By Alan Baldwin
(Reuters) - Formula One world champion Lewis Hamilton said he had spoken to Bahrain officials about human rights in the country after promising last year he would not let any abuses go unnoticed.
The Mercedes driver, who will be chasing a record eighth world title in a season that starts in the Gulf kingdom on Sunday, detailed on Thursday efforts he had made to inform himself.
The Briton said in December he had been moved by a letter from the son of a jailed man facing the death penalty.
Hamilton had, however, been unable to meet officials at the time after testing positive for COVID-19 and going into self-isolation.
"It weighed quite heavily on me," he said of the letter. "It was the first time I had received letters like that along my travels.
"So I've taken time in the last few months to try and educate myself because coming here all these years I wasn't aware of all of the details, the human rights issues.
"I've spent time speaking to legal human rights experts, spent time talking to human rights organisations like Amnesty, have seen the UK ambassador here in Bahrain and I've spoken to Bahrain officials also," he added.
Hamilton said his moves were private.
"I don't want to say too much, that may jeopardise any progress...but I'm definitely committed to helping in any way I can," he added.
Some 61 British parliamentarians and campaigners urged Formula One on Wednesday to commission an independent inquiry into alleged abuses linked to the Bahrain race.
Rights campaigners accuse the government of using positive publicity from the country's most high-profile event to "sportswash".
The Bahrain government said it had "a zero-tolerance policy towards mistreatment of any kind and has put in place internationally recognised human rights safeguards".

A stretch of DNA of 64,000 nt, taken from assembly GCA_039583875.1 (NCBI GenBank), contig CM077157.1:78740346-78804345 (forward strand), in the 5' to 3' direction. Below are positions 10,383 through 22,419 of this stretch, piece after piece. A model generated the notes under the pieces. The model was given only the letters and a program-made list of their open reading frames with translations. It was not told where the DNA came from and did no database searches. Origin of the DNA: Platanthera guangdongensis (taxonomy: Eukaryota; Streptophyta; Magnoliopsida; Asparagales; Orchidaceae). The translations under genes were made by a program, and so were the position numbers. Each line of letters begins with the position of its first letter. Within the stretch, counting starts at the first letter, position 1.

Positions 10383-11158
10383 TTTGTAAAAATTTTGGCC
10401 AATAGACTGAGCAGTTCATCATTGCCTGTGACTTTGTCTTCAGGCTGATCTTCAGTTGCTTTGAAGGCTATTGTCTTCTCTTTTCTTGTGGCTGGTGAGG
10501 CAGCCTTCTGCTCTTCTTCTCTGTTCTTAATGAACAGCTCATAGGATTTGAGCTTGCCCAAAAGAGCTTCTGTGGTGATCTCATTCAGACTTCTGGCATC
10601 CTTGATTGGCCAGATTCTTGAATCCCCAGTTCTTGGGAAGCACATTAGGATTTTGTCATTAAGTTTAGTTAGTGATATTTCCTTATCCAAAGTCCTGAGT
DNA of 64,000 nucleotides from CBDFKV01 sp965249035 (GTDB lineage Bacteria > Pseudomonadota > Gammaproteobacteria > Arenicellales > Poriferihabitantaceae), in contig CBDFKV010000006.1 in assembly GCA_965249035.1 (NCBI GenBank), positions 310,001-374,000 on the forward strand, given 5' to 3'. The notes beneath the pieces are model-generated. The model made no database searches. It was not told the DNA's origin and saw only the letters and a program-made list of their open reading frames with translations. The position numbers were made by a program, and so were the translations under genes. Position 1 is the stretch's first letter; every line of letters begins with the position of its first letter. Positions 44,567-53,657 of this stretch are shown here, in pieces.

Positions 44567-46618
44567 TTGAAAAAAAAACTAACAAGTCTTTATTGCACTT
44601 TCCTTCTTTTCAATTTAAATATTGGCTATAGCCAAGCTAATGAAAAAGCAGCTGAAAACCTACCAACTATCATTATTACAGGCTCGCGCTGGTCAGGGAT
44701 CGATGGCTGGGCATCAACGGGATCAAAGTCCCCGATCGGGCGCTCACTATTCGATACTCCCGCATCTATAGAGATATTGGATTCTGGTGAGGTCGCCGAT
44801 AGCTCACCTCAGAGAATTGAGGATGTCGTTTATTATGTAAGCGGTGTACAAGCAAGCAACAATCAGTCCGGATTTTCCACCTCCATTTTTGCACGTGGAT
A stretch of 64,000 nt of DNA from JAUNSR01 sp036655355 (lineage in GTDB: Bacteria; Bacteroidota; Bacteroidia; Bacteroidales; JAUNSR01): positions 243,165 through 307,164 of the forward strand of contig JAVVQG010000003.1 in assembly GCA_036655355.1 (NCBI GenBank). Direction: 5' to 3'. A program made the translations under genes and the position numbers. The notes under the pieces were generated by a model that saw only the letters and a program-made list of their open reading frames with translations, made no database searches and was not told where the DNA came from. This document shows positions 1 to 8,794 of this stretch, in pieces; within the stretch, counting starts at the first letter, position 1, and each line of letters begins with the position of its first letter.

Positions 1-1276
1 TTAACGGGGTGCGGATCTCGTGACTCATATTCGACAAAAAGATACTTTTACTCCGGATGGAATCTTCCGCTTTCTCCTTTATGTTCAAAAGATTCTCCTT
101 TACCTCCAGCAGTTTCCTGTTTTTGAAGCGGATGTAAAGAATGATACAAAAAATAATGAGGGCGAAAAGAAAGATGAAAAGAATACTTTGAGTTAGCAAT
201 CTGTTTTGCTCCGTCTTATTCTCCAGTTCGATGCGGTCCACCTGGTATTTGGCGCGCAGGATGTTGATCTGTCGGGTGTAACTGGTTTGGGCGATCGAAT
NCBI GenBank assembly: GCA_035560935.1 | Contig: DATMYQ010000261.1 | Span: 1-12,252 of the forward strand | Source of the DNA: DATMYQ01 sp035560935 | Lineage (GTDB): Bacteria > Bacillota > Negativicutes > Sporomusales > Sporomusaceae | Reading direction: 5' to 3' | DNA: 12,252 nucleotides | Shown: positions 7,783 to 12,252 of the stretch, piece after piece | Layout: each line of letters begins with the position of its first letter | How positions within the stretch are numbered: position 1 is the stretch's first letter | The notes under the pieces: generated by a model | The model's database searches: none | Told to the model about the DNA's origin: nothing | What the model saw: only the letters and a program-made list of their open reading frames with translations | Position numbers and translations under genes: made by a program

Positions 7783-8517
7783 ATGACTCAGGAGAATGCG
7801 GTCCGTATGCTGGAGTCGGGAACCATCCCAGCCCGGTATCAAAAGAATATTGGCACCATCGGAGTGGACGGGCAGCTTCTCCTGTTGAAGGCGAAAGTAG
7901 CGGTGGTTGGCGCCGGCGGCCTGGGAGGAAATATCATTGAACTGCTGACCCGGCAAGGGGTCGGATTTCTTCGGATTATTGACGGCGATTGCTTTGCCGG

It added in a statement that institutional and legal reforms had been implemented along with the establishment of an independent Ombudsman to "fully and independently investigate any allegation of mistreatment".
"Where arrests take place and convictions are sought due to clear breaches of the law, these rely on the process of an independent court system which upholds the legal rights of all individuals throughout," the government said.
Formula One chief executive Stefano Domenicali said in his reply to the open letter from campaigners that the sport took human rights very seriously and had made its position clear to all partners.
He added, however, that Formula One was "not a cross border investigatory organisation" and was not able to undertake the action requested.
Hamilton said it was not in his power to choose where to race but it was right to speak out.
"I don't think we should be going to these countries and just ignoring what is happening in those places and arriving, having a great time and then leave," he said.
(Reporting by Alan Baldwin in London, editing by Ed Osmond)